A sweet story about connectedness and a willingness to believe in these modern times.


It’s a mom-and-son trip to the zoo, but mom’s preoccupation with her cellphone makes for a lonely time until being present becomes a priority—and then magic occurs.

It all begins with the titular question: “Can one balloon make an elephant fly?” Mom, never looking up from her phone, answers in the negative. Her son continues his line of questioning, with unchanging results. Dejected, he sadly slumps down. When his mother finally looks up, she understands and fully engages. Together as they walk, they tie balloons to test his theories, hers to animal miniatures, his to live animals. When they reach the path’s end, she releases the toys and offers a celebratory hug, while the live animals also slowly rise across the city. Simple, stylized charcoal illustrations are deftly executed, and Newman cleverly uses repetition to highlight the characters’ emotional journeys. The oft-used map of the zoo shows the black mother and son on various stages of the path in expressive poses. Unfortunately, narrative clarity is sometimes hampered due to the stylization of the drawings. There’s also more of a grittiness or heaviness to the drawings than in Newman's previous works. Those quibbles aside, this is one of the first books to so accurately portray what parental cellphone use may look like to a child and how it can affect parent/child relationships.

A sweet story about connectedness and a willingness to believe in these modern times. (Picture book. 4-7)

Pub Date: Aug. 23, 2016

ISBN: 978-1-4424-5215-2

Page Count: 40

Publisher: Simon & Schuster

Review Posted Online: May 14, 2016

Kirkus Reviews Issue: June 1, 2016

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Hee haw.

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The print version of a knee-slapping cumulative ditty.

In the song, Smith meets a donkey on the road. It is three-legged, and so a “wonky donkey” that, on further examination, has but one eye and so is a “winky wonky donkey” with a taste for country music and therefore a “honky-tonky winky wonky donkey,” and so on to a final characterization as a “spunky hanky-panky cranky stinky-dinky lanky honky-tonky winky wonky donkey.” A free musical recording (of this version, anyway—the author’s website hints at an adults-only version of the song) is available from the publisher and elsewhere online. Even though the book has no included soundtrack, the sly, high-spirited, eye patch–sporting donkey that grins, winks, farts, and clumps its way through the song on a prosthetic metal hoof in Cowley’s informal watercolors supplies comical visual flourishes for the silly wordplay. Look for ready guffaws from young audiences, whether read or sung, though those attuned to disability stereotypes may find themselves wincing instead or as well.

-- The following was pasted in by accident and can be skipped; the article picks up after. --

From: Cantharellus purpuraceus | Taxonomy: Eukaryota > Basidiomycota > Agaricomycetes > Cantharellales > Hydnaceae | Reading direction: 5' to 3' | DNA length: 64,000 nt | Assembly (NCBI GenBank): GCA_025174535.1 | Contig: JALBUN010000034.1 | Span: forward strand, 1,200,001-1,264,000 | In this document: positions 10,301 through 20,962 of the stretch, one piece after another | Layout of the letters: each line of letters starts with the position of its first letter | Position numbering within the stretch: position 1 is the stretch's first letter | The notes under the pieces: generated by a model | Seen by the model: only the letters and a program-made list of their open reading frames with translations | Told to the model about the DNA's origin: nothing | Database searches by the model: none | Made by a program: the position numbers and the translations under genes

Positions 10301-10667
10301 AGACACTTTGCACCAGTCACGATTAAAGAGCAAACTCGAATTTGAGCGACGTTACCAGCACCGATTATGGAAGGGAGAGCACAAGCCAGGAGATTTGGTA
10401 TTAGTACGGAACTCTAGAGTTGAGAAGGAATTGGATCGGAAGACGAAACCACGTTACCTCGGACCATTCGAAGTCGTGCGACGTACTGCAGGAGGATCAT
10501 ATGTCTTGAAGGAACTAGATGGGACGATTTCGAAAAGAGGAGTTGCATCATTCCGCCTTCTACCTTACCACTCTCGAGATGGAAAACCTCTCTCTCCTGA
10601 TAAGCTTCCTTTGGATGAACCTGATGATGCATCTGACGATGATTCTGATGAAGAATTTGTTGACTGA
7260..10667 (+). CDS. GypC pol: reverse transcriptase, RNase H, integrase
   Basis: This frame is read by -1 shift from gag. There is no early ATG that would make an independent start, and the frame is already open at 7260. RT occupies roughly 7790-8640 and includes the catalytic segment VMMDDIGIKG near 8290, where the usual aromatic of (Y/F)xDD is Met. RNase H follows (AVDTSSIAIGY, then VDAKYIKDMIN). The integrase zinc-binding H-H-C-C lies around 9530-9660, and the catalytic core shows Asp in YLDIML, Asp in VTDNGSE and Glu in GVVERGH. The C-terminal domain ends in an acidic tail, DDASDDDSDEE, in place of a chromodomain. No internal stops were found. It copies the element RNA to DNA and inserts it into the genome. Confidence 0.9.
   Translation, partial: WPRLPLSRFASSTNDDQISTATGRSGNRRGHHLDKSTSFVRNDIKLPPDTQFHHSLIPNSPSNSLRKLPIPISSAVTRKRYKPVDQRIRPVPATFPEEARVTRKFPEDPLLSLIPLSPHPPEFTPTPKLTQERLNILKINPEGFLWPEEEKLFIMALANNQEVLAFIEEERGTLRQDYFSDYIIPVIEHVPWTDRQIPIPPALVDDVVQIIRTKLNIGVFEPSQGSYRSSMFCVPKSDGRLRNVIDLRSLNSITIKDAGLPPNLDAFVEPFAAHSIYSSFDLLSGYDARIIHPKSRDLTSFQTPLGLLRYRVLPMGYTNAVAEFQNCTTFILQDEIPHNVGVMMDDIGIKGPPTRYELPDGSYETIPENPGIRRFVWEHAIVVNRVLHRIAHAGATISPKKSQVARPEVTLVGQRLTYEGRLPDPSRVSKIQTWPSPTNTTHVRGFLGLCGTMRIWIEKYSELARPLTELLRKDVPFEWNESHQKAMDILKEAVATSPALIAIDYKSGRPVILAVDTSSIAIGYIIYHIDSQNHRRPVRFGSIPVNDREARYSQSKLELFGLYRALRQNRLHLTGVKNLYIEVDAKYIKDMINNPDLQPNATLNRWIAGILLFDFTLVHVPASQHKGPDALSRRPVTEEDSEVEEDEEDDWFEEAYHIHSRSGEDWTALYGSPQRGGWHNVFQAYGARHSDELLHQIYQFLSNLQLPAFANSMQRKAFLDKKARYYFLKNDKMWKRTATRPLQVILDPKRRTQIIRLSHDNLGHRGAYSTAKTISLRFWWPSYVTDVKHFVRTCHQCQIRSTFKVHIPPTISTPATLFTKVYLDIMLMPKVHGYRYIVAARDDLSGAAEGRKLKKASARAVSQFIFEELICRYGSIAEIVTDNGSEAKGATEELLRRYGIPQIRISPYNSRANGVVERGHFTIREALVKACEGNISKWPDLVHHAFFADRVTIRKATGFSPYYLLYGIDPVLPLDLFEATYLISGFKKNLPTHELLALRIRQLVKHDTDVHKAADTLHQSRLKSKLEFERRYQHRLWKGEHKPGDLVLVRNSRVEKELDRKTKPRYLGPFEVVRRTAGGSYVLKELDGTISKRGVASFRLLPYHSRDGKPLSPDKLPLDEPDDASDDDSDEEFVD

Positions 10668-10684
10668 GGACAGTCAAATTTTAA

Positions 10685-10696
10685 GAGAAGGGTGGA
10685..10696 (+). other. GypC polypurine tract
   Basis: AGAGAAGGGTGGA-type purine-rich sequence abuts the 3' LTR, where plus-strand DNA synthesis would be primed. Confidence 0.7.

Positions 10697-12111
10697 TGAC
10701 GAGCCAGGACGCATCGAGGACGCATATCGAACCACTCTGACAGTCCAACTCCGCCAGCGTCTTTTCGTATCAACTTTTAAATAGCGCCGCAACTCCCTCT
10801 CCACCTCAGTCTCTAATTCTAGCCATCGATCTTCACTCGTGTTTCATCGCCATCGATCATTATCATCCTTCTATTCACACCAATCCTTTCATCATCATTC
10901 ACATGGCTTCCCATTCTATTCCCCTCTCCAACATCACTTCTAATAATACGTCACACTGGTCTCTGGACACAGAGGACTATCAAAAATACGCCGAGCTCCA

Hee haw. (Picture book. 5-7)

Pub Date: May 1, 2010

ISBN: 978-0-545-26124-1

Page Count: 26

Publisher: Scholastic

Review Posted Online: Dec. 29, 2018

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There’s nothing especially new here, but the good-natured celebration of books, reading, and libraries will charm fellow...


A porcine hoarder of books learns to read—and to share.

The Book Hog’s obsession is clear from the start. Short declarative sentences describe his enthusiasm (“The Book Hog loved books”), catalog the things he likes about the printed page, and eventually reveal his embarrassing secret (“He didn’t know how to read”). While the text is straightforward, plenty of amusing visual details will entertain young listeners. A picture of the Book Hog thumbing through a book while seated on the toilet should induce some giggles. The allusive name of a local bookshop (“Wilbur’s”) as well as the covers of a variety of familiar and much-loved books (including some of the author’s own) offer plenty to pore over. And the fact that the titles become legible only after our hero learns to read is a particularly nice touch. A combination of vignettes, single-page illustrations and double-page spreads that feature Pizzoli’s characteristic style—heavy black outlines, a limited palette of mostly salmon and mint green, and simple shapes—move the plot along briskly. Librarians will appreciate the positive portrayal of Miss Olive, an elephant who welcomes the Book Hog warmly to storytime, though it’s unlikely most will be able to match her superlative level of service.

There’s nothing especially new here, but the good-natured celebration of books, reading, and libraries will charm fellow bibliophiles, and the author’s fans will enjoy making another anthropomorphic animal friend. (Picture book. 4-7)

Pub Date: March 26, 2019

ISBN: 978-1-368-03689-4

Page Count: 48

Publisher: Disney-Hyperion

Review Posted Online: Nov. 12, 2018

Kirkus Reviews Issue: Dec. 1, 2018

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